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Super Bowl Wine?!


Vallana wine from the Alto Piemonte region of Italy; Nebbiolo and Barbera


Am I the only person in the world who sipped Nebbiolo from the Alto Piemonte while watching the Super Bowl last week?! Quite possibly!


Admittedly I am never the most ardent spectator of the Super Bowl (excluding the year the Saints won)! And a lingering cold had me feeling even less enthusiastic (except of course for Rhianna’s performance).


But the weather necessitated a pot of beans. And I was eager to try out a new variety of black bean from Rancho Gordo (Frijol Negro Santanero). And when I asked my stuffy brain to come up with a pairing (but something other than Pinot Noir or Gamay please!) I came up with Nebbiolo. Then I realized when scanning the shelves at EOX that even though we sell many many bottles from Antonio Vallana in the Alto Piemonte (and I have featured them in wine club) I have yet to write about them here.


The Vallana estate is located in the northwestern Italian region of Alto Piemonte. Most wine nerds need no introduction to the greater Piedmont/Piemonte region (home to the legendary subregions of Barolo and Barbaresco), but the more northern Alto Piemonte

continues to be a bit of an insider secret. Truthfully, it’s just now having a Renaissance after being truly devastated by the vine disease phylloxera and then two world wars. It was almost abandoned as many folks left the area in droves after so much bad luck – searching for more opportunity provided by bigger cities. Thankfully, some stayed like the Vallanas. More on them in a second but first an overview of the region.



The focus here in Alto Piemonte is similar to the greater Piemonte – setting Nebbiolo, locally known as Spanna, on a worthy pedestal but also growing some Barbera and lesser known varieties like Vespolina, Croatina, and Uva Rara (and often blending them). (There is also some white wine made from Erbaluce, but I have yet to see it in our market.) Alto Piemonte comprises four provinces and 10 appellations: Gattinara, Ghemme, Boca, Lessona, Sizzano, Bramaterra, Fara, Coste della Sesia, Colline Novaresi, and Valli Ossolane.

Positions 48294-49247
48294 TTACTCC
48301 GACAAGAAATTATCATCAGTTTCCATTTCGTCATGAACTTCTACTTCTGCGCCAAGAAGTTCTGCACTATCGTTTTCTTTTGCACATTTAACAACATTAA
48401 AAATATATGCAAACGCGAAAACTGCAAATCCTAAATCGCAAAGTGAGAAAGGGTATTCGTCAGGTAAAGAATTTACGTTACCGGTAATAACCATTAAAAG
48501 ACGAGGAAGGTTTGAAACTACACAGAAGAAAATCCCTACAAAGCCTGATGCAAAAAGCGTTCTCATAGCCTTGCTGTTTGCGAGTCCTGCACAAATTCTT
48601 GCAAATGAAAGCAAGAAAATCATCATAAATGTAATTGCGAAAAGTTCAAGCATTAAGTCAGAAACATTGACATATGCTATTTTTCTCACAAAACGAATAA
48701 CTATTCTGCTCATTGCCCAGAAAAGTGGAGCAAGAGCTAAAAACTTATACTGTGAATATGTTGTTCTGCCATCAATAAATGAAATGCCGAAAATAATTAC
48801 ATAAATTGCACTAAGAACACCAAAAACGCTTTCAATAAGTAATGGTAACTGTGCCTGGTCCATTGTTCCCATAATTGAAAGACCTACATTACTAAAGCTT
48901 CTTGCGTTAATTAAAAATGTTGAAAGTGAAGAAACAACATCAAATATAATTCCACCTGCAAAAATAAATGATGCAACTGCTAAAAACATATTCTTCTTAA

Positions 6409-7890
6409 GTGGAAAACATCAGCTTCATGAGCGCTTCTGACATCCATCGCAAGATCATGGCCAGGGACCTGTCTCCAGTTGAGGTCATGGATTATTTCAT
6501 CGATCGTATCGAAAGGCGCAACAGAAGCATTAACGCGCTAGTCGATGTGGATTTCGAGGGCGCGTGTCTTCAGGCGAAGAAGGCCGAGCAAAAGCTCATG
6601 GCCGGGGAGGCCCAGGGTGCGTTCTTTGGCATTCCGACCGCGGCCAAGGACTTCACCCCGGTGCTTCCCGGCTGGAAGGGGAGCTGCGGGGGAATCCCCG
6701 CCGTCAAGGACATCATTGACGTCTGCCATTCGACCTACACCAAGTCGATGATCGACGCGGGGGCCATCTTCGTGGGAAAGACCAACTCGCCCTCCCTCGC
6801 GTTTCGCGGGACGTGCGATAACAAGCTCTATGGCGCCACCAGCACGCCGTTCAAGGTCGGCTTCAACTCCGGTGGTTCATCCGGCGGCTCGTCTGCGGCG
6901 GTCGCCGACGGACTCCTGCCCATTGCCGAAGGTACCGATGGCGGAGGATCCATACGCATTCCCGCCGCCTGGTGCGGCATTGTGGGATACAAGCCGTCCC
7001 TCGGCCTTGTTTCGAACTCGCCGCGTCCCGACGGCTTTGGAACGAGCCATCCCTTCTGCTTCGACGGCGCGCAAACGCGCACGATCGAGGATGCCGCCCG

The region is nestled into the foothills of the Italian Alps along the Sesia River. It is at a higher elevation than the more well known regions further south in the Langhe Hills, and it’s this elevation that’s denoted in the name “Alto” Piemonte. This elevation results in a cooler climate and thus even more mouth watering acidity than wines of the Langhe. There is also a bit of volcanic bedrock found here that adds to the unique quality of the region.


Now a bit about the Vallanas…theirs is a story of perseverance. The first mention of the Vallana family name dates back to 1859 when Bernardo Vallana took over the vineyards. Bernardo and his son Antonio grew the winery enough to eventually export to Germany and Switzerland. And Antonio even began bottling the wine by vineyard (unheard of at this time). With the help of his son Bernardo they founded a formal company in 1937 “Antonio Vallana e Figlio”. Bernardo devoted his entire life to his beloved wine and eventually passed on the family business to his daughter Giuseppina. She married an English teacher Guy Fogarty in 1980, and they were also completely devoted to the vines and wines until his untimely death in 1996. After this passing Giuseppina managed to keep the winery afloat, but the wines left some major markets (including the United States). Thankfully, today, with the help of her children, Francis, Marina, and Miriam, the Vallana wines are once again available for our enjoyment.


And unbelievably, the prices seem more on par with a former time! We regularly have a couple of their Spanna (aka Nebbiolo wines) with age for under $30!? And their Barbera for under $20. All of their wines are high toned, red fruited beauties, and the Spannas take on this savory, spicy note with a bit of age.


Last night we enjoyed their Vallana Colline Novaresi Spanna 2018 ($24), and it tasted of dried cherries, dusty earthy, and that bit of sweet/savory spiciness (like Chinese Five Spice). It was quite lovely with the black beans and of course with Rhianna!


Other producers to check out from Alto Piemonte:

Colombera & Garella

Castaldi Francesca

Nervi (the one very high dollar example!)


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